Cañizares-Esguerra and Breen proposed, as an alternative model, a “hybrid Atlantic” that de-centers both the nation-state and the empire as the major units of analysis. More important to the development of the hybrid Atlantic are the “local contingencies, cultural exchanges, extra-national groups, indigenous perspectives, and the roles of nonhuman actors like objects, environments, and ecologies.” The political map of this hybrid Atlantic would have little in common with traditional maps of European imperial influence. The hybrid Atlantic model recognizes the many places that “were only nominally controlled by any European state in the colonial era.”
If Gould’s model of entanglement is the dance of empires, then Cañizares-Esguerra’s and Breen’s seems more like an elaborate pinball game that Jorge Luis Borges might have imagined. The machine encompasses the entire Atlantic world with, not multiple, but millions of balls in play, careening into each other and transforming the bumpers and flippers themselves as they collide with them.
More than a decade ago, Daniel K. Richter turned the perspective of early North America around in another way, recounting the history of colonization from the American Indian’s point of view. “Facing East from Indian Country,” the title of his now-classic book, has become a shorthand for placing the views of Native Americans at the heart of North American history.
So, what if, as a thought experiment, we faced northwards from the Andes? Seen from Peru, both Virginia and New England look very different from the image that most people in the United States learned in school, in which these tiny settlements are the original acorns from which mighty oaks would one day grow.
Viewed from the Andes, Virginia was but a small outpost—and a trespass—in La Florida, a region where Spanish missions were already fifty years old and where Native American polities were independent and sovereign. Likewise, when seen in this way, familiar figures appear in a different guise. John Smith becomes a would-be conquistador, striving to subdue the peoples of the Chesapeake. Captain Christopher Newport, like a latter day Cortes or Pizarro, sought to crown—and thus make a vassal of—a Native emperor, Powhatan. The colonial world that emerged in the Chesapeake would be different but its differences must have seemed like matters of scale at the beginning.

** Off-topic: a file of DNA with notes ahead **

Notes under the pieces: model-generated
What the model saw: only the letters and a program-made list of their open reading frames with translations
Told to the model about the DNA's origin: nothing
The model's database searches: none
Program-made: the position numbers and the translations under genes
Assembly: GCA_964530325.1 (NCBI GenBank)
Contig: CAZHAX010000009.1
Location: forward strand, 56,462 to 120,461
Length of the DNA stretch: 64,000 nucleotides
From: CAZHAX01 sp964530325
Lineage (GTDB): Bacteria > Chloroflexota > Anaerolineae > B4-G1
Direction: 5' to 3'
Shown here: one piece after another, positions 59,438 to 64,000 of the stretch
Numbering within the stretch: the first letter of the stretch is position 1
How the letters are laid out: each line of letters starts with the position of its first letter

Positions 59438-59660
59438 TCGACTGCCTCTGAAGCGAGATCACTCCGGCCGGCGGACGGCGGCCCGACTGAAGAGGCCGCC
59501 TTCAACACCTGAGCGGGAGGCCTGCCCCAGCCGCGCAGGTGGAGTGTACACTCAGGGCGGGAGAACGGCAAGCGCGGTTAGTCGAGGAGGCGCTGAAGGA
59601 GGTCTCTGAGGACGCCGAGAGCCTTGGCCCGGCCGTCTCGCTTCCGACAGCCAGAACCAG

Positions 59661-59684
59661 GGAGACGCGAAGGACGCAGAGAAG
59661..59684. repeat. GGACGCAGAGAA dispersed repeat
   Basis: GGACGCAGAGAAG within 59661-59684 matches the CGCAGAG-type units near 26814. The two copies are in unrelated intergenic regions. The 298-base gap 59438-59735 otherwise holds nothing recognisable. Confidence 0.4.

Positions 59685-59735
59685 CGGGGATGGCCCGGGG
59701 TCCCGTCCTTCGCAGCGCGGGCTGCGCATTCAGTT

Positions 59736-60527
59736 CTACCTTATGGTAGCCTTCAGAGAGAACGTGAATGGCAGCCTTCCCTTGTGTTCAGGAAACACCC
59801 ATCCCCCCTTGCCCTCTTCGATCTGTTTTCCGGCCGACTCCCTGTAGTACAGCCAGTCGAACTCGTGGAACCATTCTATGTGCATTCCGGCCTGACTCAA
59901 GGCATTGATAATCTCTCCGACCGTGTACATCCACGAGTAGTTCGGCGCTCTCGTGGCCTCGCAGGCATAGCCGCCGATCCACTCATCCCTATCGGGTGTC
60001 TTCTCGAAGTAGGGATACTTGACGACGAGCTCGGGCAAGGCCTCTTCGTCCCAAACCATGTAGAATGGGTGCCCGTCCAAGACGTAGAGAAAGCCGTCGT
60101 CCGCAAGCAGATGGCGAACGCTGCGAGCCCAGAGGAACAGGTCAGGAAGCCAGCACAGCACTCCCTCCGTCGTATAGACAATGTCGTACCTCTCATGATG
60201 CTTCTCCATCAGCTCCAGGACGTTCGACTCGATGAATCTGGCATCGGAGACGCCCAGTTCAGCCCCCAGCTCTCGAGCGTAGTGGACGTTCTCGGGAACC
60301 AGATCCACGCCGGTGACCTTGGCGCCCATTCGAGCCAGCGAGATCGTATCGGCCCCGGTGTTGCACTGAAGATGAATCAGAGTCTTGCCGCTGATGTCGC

From the Andes, the settlements of the British Empire probably always seemed smaller. That is, until it wasn’t small anymore and was barking at the gates of the Spanish empire. But even then, both empires watched each other carefully for weaknesses and for ideas.
This southern perspective offers only one way that we might begin to perceive and conceive of the “entanglements” between the British and Spanish Americas. As the conference gathers in November, we look forward to exploring others.
You may also like:
Jorge Esguerra-Cañizares discusses his book Puritan Conquistadors: Iberianizing the Atlantic, 1550-170 (Stanford University Press, 2006) on Not Even Past.
Renata Keller discusses Empires of the Atlantic World: Britain and Spain in the Americas, 1492-1830 (Yale University Press, 2007) by J.H. Elliott
Christina Marie Villarreal recommends Visible Empire: Botanical Expeditions and Visual Culture in the Hispanic Enlightenment (University of Chicago Press, 2012) by Daniela Bleichmar
Jorge Cañizares-Esguerra and Benjamin Breen, “Hybrid Atlantics: Future Directions for the History of the Atlantic World,” History Compass 11/8 (2013)
Eliga H. Gould, “Entangled Histories, Entangled Worlds: The English-Speaking Atlantic as a Spanish Periphery,” American Historical Review 112, no. 3 (Jun., 2007).
Daniel K. Richter, Facing East from Indian Country: a Native History of Early America (Cambridge, MA: Harvard University Press, 2003)
William Strachey, “The Historie of Travell into Virginia Britania,” in Captain John Smith: Writings and Other Narratives of Roanoke, Jamestown, and the First English Settlement of America, ed. James Horn (New York: Literary Classics of the United States, Inc., 2007).